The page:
Summer 2021: Plan for more like this
SOUTH BEND, Ind -- Having both a top ten warmest and wettest summer is impressive. Then factor-in there were only eleven 90 degree days, and little rain until the end of June, and it’s stunning ( NWS Summer Summary).
June 1st, we predicted this summer to be nearly as warm as last summer. Our forecast for 90 degree days fell shy, with only 11 days at or above 90. The summer ranking came in ahead of last year, thanks to a record number of steamy nights.
Days above 90 and lows above 68 are a measure of extreme heat, that taxes the body and drives up the use of electricity and water and people try to keep cool. This summer we doubled what was the baseline, with 44 such days/nights. We appear to be on a steady trend towards the predicted ‘new normal’ by the Hoosier Resilience Index.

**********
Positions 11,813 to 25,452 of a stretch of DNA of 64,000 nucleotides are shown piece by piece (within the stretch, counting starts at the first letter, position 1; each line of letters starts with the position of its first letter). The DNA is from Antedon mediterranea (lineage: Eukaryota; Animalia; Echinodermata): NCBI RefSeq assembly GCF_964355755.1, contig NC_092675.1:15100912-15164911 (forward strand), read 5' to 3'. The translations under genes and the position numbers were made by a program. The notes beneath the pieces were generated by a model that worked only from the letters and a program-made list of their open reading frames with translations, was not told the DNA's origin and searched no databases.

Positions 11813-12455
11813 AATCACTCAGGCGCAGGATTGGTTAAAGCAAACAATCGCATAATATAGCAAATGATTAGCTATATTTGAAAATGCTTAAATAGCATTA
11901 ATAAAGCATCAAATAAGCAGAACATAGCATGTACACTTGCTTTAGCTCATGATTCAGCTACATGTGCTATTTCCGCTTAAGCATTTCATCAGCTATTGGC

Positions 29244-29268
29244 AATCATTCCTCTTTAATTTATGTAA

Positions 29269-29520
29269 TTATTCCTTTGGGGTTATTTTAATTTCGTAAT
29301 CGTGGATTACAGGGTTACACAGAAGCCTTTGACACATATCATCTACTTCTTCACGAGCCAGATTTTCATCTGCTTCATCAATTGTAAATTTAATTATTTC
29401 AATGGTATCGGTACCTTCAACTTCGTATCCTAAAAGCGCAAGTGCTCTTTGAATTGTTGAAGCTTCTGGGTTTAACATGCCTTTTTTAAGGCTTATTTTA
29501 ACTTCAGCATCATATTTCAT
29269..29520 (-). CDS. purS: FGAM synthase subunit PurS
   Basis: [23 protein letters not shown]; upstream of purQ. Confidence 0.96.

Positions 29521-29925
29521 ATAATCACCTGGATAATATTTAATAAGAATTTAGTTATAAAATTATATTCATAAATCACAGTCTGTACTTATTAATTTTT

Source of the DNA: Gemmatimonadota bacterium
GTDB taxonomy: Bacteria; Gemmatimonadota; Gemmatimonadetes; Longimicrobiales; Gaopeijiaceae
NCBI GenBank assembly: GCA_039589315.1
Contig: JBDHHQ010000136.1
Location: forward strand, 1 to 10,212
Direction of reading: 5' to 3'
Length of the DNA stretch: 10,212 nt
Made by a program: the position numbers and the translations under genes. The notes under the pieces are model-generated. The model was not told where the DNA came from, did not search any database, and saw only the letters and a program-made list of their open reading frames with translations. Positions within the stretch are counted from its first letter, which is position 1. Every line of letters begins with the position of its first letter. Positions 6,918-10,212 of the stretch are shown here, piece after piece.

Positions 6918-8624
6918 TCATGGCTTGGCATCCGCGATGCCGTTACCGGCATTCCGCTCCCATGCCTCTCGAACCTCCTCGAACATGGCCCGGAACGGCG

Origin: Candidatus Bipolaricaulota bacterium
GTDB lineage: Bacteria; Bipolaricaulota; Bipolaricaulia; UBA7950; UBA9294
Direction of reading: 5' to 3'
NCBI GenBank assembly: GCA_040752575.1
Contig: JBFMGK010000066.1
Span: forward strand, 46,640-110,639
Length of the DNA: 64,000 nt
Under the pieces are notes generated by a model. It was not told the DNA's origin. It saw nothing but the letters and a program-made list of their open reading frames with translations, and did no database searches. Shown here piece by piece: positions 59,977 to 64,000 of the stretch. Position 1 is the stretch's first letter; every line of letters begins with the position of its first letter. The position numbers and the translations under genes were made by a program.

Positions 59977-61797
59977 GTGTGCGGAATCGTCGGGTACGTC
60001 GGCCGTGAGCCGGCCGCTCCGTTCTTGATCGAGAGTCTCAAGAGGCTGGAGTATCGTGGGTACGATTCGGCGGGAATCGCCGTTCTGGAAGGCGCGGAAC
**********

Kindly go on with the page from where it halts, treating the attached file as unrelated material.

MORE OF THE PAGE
If carbon emissions don’t change, it’s likely we’ll have most of the summer, sweltering like the last few weeks of August 2021.
Rainfall was also impressive, given that we were nearing severe drought by the end of June. Then South Bend had one of it’s wettest days ever, June 26. It didn’t rain a lot this summer, but when it did, it poured. This is attributed to the higher humidity in the air and what goes up… must come down.
The two wettest summers have come in the last six years, this is building on a trend as more years since 2000 take the top spots.
Extremely hot summers have been a little more subtle, especially with the steamy nights, not 90 degree heat waves, but this summer was hotter by the numbers than both 2020 and 2012 that saw a far greater number of days in the 90s.
This isn’t a one-off, this is continued verification of the impacts of climate change. Just as the latest United Nations’ climate report stated. A summer like 2021 is more likely to happen again in future years.